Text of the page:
Culture: Introduction

Culture and the Challenge of Self-Government

[Liberty] denotes not merely liberty of bodily restraint, but also the right of the individual to contract, or engage in any of the common occupations of life, to acquire useful knowledge, to marry, establish a home and bring up children, to worship God according to the dictates of his own conscience, and generally to enjoy these privileges long recognized at common law as essential to the orderly pursuit of happiness by free men.[3]

Pierce follows Meyer in providing a constitutional ground for the practice of parental rights:

The fundamental theory of liberty upon which all governments in this Union repose excludes any general power of the State to standardize its children by forcing them to accept instruction from public teachers only. The child is not a mere creature of the State; those who nurture him and direct his destiny have the right, coupled with the high duty, to recognize and prepare him for additional obligations.[4]

Individual choices about whom to marry, whether to marry, whether to stay married, whether to have children, how many children to have, and when, how to raise them, and other questions are largely beyond the legitimate scope of modern liberal governments.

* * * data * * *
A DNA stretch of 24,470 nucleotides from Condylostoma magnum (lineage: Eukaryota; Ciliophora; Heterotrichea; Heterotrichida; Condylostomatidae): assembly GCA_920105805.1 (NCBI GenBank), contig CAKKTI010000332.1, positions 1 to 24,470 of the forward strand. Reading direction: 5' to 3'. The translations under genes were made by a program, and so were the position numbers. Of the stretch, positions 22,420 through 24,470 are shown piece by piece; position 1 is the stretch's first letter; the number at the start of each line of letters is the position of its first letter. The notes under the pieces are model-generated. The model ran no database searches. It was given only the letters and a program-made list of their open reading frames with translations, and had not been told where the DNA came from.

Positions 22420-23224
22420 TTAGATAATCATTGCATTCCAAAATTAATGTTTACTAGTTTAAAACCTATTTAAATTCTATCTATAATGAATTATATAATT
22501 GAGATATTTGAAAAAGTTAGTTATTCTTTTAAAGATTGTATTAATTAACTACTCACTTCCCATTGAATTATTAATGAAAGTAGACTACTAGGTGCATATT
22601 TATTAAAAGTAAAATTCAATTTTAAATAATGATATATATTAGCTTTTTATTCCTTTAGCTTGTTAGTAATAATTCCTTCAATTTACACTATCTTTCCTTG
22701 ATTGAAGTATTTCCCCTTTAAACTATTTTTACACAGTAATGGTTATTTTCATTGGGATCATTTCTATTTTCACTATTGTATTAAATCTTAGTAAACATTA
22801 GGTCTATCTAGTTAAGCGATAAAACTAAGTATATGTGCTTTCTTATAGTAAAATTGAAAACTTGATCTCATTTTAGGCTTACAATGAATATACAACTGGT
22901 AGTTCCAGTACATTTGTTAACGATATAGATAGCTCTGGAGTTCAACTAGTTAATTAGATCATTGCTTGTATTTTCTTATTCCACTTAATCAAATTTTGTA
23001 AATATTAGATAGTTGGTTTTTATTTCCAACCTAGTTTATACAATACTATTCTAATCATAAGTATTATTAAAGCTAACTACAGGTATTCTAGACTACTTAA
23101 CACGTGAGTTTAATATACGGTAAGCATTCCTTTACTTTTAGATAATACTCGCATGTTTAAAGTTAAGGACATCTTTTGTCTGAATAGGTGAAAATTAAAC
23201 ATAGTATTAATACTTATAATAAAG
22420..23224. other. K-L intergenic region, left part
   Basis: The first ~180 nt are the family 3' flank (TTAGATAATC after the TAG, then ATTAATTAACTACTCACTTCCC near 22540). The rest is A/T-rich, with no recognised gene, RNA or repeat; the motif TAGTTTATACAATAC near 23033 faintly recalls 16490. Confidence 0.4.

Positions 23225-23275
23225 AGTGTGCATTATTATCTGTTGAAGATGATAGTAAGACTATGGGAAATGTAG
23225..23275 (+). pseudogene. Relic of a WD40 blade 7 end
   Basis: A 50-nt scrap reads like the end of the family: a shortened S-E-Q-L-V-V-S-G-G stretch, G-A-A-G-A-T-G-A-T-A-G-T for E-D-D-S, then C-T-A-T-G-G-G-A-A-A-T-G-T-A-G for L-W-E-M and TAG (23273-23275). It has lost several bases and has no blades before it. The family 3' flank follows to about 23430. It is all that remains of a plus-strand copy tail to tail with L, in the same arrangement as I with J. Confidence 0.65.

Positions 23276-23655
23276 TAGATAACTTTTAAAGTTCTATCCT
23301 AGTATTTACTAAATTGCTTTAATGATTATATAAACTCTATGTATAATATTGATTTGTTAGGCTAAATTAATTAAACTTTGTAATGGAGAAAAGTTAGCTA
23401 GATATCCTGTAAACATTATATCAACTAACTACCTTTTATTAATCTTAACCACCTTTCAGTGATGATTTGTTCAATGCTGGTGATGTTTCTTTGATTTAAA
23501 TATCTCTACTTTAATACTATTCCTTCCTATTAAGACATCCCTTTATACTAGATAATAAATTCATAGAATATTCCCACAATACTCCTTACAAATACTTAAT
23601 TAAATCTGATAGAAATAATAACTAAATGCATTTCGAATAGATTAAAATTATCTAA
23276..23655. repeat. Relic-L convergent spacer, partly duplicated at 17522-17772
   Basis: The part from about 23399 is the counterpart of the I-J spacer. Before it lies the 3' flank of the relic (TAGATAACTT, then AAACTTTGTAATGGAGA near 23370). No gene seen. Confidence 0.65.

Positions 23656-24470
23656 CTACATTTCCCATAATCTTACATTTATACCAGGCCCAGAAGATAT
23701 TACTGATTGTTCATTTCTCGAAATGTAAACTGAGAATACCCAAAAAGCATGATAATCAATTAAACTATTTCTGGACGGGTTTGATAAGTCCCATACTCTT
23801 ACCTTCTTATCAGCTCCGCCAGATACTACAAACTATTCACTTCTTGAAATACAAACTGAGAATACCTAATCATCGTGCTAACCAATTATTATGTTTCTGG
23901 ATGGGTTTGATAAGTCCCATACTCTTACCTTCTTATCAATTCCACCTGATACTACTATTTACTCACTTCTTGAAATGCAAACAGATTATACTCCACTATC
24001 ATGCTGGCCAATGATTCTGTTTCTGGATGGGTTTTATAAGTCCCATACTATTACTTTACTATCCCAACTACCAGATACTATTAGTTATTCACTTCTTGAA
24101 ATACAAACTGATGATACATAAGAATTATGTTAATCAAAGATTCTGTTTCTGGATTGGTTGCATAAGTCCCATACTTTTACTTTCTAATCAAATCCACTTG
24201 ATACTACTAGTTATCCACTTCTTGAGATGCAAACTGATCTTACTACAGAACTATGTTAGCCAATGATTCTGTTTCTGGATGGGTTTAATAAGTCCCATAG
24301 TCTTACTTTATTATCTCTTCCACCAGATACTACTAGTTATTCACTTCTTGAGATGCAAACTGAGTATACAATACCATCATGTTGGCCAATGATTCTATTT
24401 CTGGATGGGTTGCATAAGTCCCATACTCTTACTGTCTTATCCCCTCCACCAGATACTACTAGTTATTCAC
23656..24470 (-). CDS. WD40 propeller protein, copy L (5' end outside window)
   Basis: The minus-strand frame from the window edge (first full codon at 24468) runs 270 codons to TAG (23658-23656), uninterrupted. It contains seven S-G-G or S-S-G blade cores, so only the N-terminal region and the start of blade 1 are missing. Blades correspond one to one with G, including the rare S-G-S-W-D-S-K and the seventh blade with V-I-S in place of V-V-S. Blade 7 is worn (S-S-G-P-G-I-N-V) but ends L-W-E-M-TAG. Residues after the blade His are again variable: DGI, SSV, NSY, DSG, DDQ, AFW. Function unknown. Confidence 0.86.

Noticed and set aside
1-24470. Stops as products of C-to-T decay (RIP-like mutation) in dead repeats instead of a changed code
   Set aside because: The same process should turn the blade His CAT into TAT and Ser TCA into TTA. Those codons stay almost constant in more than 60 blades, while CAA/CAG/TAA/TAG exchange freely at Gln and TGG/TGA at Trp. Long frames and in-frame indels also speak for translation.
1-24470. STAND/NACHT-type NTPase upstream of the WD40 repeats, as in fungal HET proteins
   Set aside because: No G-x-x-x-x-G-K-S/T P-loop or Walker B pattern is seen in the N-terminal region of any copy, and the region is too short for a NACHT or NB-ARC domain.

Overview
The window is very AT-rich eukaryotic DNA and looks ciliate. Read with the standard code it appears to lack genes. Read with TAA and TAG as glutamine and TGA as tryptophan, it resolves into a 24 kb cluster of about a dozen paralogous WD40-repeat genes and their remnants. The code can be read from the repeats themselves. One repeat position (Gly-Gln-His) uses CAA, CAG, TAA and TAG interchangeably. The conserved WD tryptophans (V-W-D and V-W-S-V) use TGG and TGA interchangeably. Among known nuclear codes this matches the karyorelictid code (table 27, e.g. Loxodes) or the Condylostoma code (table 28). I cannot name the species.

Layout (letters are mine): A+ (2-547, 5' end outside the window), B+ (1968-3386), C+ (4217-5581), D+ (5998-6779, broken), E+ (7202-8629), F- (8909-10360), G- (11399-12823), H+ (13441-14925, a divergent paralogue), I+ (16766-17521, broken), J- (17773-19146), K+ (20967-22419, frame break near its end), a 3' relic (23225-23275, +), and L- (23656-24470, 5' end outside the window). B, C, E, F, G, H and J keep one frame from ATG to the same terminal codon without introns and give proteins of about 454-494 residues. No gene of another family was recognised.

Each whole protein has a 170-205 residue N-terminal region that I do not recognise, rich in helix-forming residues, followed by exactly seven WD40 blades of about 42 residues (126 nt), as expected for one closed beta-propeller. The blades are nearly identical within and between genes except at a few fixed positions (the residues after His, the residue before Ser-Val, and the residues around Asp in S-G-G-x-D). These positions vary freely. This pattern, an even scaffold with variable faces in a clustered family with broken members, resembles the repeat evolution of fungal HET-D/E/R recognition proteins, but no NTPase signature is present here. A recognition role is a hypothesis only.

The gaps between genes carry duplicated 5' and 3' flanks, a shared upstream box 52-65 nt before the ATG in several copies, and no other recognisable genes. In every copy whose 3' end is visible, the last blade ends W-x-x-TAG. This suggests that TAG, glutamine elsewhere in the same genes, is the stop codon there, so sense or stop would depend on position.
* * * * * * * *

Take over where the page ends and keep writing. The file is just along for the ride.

Next Up in the Culture Section:

Marriage Rate


  1. John Locke, Letter Concerning Toleration, ed. James H. Tully (Indianapolis: Hackett Publishing, 1983) pages 26–27.
  2. John Locke, Some Thoughts Concerning Education and Of the Conduct of the Understanding, ed. and intro. Ruth W. Grant and Nathan Tarcov (Indianapolis: Hackett Publishing, 1996).
  3. Meyer v. Nebraska, 262 U.S. 390, 399 (1923).
  4. Pierce v. Society of Sisters of the Holy Names of Jesus and Mary, 268 U.S. 510, 535 (1925).
  5. Consider David P. Goldman, How Civilizations Die (And Why Islam Is Dying Too) (Washington: Regnery, 2011); Jonathan V. Last, What to Expect When No One’s Expecting: America’s Coming Demographic Disaster (New York: Encounter Books, 2013); and Phillip Longman, The Empty Cradle: How Falling Birthrates Threaten World Prosperity and What to Do About It (New York: Basic Books, 2004).
  6. John Adams, June 2, 1778, in The Adams Papers: Diary and Autobiography of John Adams, ed. L. H. Butterfield (Cambridge, MA: Harvard University Press, 1961), Vol. 4, p. 123.
  7. Abraham Lincoln, “House Divided Speech,” Springfield, Illinois, June 16, 1858, (accessed May 12, 2016). Emphasis in original.



Get the Medium app

A button that says 'Download on the App Store', and if clicked it will lead you to the iOS App store
A button that says 'Get it on, Google Play', and if clicked it will lead you to the Google Play store
Heritage Foundation

A think tank devoted to the principles of free enterprise, limited government, individual freedom, traditional American values, and a strong national defense.